DUBAI, United Arab Emirates – A leading Saudi women's rights activist who's been imprisoned for 21/2 years and drawn attention to the kingdom's hard limits on dissent will be tried by a court established to oversee terrorism cases, her family said Wednesday.
The referral of Loujain al-Hathloul's case to the Specialized Criminal Court is a setback for efforts to push for her swift release and means she will face charges related to terrorism and national security. The court is notorious for its secretive nature. A range of cases are brought before the court under broadly worded counter-terrorism laws that criminalize acts such as insulting the government and “disobeying the ruler.”
Bus strikes truck in Brazil; 40 dead
A bus carrying employees of a textile company and a truck collided on a highway in Brazil's Sao Paulo state early Wednesday, killing 40 people, officials said.
Rescuers were helping the wounded and passengers caught in the wreckage of the vehicles in the municipality of Taguaí, about 215 miles from the city of Sao Paulo. Television images showed shards of glass, destroyed bus seats and pieces of the vehicles' bodies strewn on the highway.
Iran frees Aussie held for 2 years
Iran on Wednesday freed a British-Australian academic who had been detained in the country for over two years, in exchange for three Iranians held abroad, state TV announced.
Kylie Moore-Gilbert, 33, was a Melbourne University lecturer on Middle Eastern studies when she was picked up at the Tehran airport while trying to leave the country. She was sent to Tehran's Evin prison, convicted of spying and sentenced to 10 years behind bars.
Thailand protests resume; risks rise
Pro-democracy demonstrators in Thailand took to the streets of the capital again Wednesday as the government escalated its legal battle against them, reviving the use of a harsh law against defaming the monarchy.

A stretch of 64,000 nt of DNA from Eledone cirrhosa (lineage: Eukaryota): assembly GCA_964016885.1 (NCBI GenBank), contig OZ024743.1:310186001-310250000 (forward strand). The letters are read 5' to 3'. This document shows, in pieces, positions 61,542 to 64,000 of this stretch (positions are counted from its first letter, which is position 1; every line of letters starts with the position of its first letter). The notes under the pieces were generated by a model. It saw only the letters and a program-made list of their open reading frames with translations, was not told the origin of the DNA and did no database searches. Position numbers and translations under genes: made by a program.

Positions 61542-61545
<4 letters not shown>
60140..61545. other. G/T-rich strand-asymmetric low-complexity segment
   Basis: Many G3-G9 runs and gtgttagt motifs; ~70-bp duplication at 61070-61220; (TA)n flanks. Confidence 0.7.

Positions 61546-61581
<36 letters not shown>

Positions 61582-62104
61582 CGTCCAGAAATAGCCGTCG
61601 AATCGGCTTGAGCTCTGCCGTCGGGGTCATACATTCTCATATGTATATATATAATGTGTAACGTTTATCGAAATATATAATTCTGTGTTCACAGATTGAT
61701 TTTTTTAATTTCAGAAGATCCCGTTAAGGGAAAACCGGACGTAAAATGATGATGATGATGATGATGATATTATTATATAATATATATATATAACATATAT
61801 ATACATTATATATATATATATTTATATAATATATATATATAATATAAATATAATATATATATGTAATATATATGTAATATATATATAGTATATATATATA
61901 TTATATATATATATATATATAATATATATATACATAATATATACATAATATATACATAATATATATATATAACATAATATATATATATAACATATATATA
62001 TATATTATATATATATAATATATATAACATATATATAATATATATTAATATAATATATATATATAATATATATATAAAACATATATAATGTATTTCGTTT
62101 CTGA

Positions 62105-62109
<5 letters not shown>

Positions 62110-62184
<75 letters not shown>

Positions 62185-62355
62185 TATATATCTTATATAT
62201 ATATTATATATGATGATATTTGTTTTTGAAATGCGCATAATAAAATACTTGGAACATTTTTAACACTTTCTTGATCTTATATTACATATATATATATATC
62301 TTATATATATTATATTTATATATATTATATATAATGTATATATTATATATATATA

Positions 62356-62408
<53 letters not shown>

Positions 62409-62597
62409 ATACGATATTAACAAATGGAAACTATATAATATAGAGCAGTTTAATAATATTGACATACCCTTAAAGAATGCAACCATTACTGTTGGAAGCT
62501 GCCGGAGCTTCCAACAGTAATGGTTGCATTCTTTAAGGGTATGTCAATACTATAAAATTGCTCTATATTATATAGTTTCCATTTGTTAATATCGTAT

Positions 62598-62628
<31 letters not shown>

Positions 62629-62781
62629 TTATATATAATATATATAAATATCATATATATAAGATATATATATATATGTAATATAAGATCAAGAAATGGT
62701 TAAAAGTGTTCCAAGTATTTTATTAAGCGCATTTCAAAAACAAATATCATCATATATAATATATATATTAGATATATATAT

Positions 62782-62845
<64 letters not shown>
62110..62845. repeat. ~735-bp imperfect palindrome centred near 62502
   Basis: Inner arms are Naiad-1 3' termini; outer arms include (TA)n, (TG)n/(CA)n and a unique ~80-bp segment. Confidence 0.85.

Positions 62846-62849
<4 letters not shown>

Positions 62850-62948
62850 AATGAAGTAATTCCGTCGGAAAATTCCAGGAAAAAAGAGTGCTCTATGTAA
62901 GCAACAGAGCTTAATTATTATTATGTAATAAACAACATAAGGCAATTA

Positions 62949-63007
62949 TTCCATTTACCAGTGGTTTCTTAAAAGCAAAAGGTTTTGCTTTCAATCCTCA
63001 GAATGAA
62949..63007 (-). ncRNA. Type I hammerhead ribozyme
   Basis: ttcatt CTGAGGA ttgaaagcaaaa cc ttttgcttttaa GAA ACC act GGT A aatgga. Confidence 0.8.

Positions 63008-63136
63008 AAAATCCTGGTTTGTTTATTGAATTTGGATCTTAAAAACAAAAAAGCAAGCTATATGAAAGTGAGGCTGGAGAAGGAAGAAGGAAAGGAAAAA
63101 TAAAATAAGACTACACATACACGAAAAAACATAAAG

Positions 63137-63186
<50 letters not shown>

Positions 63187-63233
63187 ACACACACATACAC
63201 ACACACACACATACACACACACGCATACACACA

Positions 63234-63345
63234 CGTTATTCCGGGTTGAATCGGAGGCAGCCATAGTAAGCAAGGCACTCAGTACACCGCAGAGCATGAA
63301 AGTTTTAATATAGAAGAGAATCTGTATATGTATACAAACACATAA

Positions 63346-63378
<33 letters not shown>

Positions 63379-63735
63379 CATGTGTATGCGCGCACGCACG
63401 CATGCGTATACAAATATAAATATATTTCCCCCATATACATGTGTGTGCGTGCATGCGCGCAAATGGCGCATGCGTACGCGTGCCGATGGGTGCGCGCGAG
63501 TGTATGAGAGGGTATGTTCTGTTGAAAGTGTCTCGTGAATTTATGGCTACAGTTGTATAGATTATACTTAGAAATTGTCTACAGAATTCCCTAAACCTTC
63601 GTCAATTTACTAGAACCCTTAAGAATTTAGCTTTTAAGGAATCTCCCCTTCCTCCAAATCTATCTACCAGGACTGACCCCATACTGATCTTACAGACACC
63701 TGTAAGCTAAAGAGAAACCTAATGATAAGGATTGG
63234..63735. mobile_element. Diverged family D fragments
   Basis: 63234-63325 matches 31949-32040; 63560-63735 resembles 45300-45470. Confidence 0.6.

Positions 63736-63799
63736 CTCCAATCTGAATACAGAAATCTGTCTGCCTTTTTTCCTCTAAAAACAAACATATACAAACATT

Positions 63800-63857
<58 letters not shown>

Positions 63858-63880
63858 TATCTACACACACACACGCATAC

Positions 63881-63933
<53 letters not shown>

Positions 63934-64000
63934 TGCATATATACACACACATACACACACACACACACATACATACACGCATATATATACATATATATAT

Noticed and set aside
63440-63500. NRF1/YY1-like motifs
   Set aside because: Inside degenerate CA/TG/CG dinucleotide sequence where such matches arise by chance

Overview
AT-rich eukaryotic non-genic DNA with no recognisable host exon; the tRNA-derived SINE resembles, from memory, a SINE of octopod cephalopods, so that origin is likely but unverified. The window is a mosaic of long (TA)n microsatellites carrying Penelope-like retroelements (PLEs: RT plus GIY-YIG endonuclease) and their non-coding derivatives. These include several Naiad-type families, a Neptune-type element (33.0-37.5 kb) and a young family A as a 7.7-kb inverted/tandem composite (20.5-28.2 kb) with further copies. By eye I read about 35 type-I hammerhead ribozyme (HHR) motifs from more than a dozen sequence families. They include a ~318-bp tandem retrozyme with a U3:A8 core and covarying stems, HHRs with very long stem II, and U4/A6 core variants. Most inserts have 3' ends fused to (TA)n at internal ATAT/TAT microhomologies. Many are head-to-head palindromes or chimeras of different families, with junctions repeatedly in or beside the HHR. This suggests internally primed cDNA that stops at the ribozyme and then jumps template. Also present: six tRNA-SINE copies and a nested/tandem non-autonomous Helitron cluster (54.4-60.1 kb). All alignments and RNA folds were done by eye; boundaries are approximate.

Their rally was peaceful, but less than two hours after it was declared over and many in the crowd were lingering, a man was shot and wounded, according to initial reports of emergency service personnel and witnesses' accounts and photos posted on social media.
Ethiopian leader rejects pressure
Ethiopia's prime minister is rejecting growing international consensus for dialogue and a halt to deadly fighting in the Tigray region as “unwelcome,” saying his country will handle the conflict on its own as a 72-hour surrender ultimatum ran out Wednesday.
The Tigray regional capital, Mekele, remained quiet but tense as sunset approached. The government led by Abiy, last year's Nobel Peace Prize winner, has warned Mekele's half-million residents to move away from the Tigray People's Liberation Front leaders or there will be “no mercy.”
French lawmakers defend Armenians
The French Senate voted Wednesday to urge the government to recognize the disputed Caucasus region of Nagorno-Karabakh as an independent republic.
The symbolic resolution sends a message of support to France's large Armenian community. No country recognizes the region, which Armenia and Azerbaijan have been at odds over for decades, as independent.
The vote comes as the French government, French towns and aid groups have stepped up aid efforts in recent days for people fleeing the battle-torn region.
Power, heat lack after ice storm
Thousands of people in Russia's Far East remained without heat or electricity Wednesday as authorities and emergency services wrestled with the consequences of an unprecedented ice storm that hit last week.
The Primorye region was hit by freezing rain Nov. 18, and thousands woke up in dark, cold apartments the next day. Thick layers of ice covered trees, cars, roads and power lines, many of which broke under the weight.